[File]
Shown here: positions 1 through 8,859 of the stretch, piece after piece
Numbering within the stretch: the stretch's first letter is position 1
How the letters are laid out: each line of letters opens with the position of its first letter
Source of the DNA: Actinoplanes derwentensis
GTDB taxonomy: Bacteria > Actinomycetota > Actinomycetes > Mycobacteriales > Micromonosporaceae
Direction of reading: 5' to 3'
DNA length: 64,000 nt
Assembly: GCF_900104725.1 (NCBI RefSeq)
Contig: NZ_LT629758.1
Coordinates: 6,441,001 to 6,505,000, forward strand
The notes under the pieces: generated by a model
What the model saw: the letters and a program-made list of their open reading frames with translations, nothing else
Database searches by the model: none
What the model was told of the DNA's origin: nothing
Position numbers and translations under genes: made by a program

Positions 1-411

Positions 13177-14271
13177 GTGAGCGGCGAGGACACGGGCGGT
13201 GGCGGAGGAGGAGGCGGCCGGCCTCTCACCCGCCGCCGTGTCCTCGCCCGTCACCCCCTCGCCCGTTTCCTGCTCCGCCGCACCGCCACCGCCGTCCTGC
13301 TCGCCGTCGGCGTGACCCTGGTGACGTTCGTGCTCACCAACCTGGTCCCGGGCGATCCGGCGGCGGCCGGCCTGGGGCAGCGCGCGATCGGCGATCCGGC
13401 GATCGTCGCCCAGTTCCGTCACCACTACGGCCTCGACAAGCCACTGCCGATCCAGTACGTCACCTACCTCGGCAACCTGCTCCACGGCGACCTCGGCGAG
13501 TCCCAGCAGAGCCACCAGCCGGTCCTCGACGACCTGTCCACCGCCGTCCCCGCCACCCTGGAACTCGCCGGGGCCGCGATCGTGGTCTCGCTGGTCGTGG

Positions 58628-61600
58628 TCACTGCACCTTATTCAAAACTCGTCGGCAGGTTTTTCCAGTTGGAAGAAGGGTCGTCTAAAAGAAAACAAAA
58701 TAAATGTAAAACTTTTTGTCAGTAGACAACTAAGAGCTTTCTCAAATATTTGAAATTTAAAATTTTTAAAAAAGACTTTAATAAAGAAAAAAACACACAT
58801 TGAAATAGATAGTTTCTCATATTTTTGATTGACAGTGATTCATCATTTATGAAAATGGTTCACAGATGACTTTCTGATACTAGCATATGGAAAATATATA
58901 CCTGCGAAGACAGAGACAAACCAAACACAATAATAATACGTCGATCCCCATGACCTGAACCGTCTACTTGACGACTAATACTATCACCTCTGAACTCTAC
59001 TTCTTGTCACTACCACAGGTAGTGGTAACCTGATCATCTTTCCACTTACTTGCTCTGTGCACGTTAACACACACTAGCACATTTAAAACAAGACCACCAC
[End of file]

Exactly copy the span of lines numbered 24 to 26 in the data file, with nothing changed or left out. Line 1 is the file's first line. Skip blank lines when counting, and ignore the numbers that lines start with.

58628 TCACTGCACCTTATTCAAAACTCGTCGGCAGGTTTTTCCAGTTGGAAGAAGGGTCGTCTAAAAGAAAACAAAA
58701 TAAATGTAAAACTTTTTGTCAGTAGACAACTAAGAGCTTTCTCAAATATTTGAAATTTAAAATTTTTAAAAAAGACTTTAATAAAGAAAAAAACACACAT
58801 TGAAATAGATAGTTTCTCATATTTTTGATTGACAGTGATTCATCATTTATGAAAATGGTTCACAGATGACTTTCTGATACTAGCATATGGAAAATATATA